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IBM Now Tracking Software Development

IBM said it acquired partner BuildForge, a privately-held software development specialist that helps corporate customers meet compliance regulations.

BuildForge's Build Control, FullThrottle and Prism software help software programming teams quickly and easily chart what application was created, how it was created and where it ran.

The combination of BuildForge and Rational software can help customers track, audit and analyze their application development without having to buy additional management tools.

The purchase of the Austin, Texas, company plugs a hole in IBM's Rational development portfolio at a time when companies are being forced to bring software to market faster, while sometimes coordinating with development teams located around the world.

Such coordination of development projects is an important characteristic to help enterprises meet compliance regulations, such as Sarbanes-Oxley, SEC 17a-4 and HIPAA.

Financial details were not disclosed.

This kind of "cradle-to-grave" data management has come to be a focus of all manners of technology in the high-tech sector.

Buying BuildForge makes sense for Big Blue, which has acquired a wide swath of software management, integration and development companies to round out its five software lines.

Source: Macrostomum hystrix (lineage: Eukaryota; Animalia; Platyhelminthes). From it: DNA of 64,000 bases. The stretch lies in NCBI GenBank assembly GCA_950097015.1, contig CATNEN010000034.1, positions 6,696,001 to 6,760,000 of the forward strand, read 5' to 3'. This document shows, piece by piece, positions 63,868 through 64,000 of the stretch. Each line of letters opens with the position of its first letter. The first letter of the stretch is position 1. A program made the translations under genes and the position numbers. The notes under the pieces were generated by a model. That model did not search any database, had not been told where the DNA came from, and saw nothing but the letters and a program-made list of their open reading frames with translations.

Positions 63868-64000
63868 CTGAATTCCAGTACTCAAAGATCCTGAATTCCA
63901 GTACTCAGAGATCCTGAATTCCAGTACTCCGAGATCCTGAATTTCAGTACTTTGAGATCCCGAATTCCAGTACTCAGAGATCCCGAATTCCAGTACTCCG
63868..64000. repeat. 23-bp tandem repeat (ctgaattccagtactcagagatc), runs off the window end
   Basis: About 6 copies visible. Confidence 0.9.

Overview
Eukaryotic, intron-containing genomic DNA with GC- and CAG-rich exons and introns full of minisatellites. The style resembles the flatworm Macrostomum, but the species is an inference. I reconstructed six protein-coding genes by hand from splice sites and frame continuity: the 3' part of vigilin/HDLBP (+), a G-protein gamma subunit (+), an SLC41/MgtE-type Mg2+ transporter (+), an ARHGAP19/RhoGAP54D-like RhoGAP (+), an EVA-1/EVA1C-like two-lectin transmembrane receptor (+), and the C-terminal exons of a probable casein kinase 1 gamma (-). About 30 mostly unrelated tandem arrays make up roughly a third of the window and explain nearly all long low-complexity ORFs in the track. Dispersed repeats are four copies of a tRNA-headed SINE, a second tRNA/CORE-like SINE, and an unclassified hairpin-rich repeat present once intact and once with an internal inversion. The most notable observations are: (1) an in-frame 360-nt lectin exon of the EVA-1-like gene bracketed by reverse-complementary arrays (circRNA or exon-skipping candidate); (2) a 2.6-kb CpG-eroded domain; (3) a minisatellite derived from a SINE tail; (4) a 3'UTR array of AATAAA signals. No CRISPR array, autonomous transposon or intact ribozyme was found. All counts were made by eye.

More than 80 percent of BuildForge's customers are deploying Rational software to guide their software development process.

Forrester Research analyst Carey Schwaber said BuildForge, whose operations will be integrated into Rational, is a well-established vendor with significant market traction. The company has over 65 customers in various vertical markets.

Schwaber said the real benefit for IBM, for which build management was a "black box," is around automation of the software delivery process. In an era of shorter and shorter release cycles for software, this is a key distinction.

"With this acquisition, IBM has validated the build automation space in a way that I hope will inspire IBM customers -- and other companies -- to inspect their build practices," Schwaber said.

The move also helps IBM keep pace with Borland in the multi-billion-dollar market for improving the way software gets delivered to corporate customers.

Borland, which earlier today cut 300 positions from its international workforce, acquired little known Gauntlet in March. Gauntlet's software detects potential problems before they have a chance to impact developers.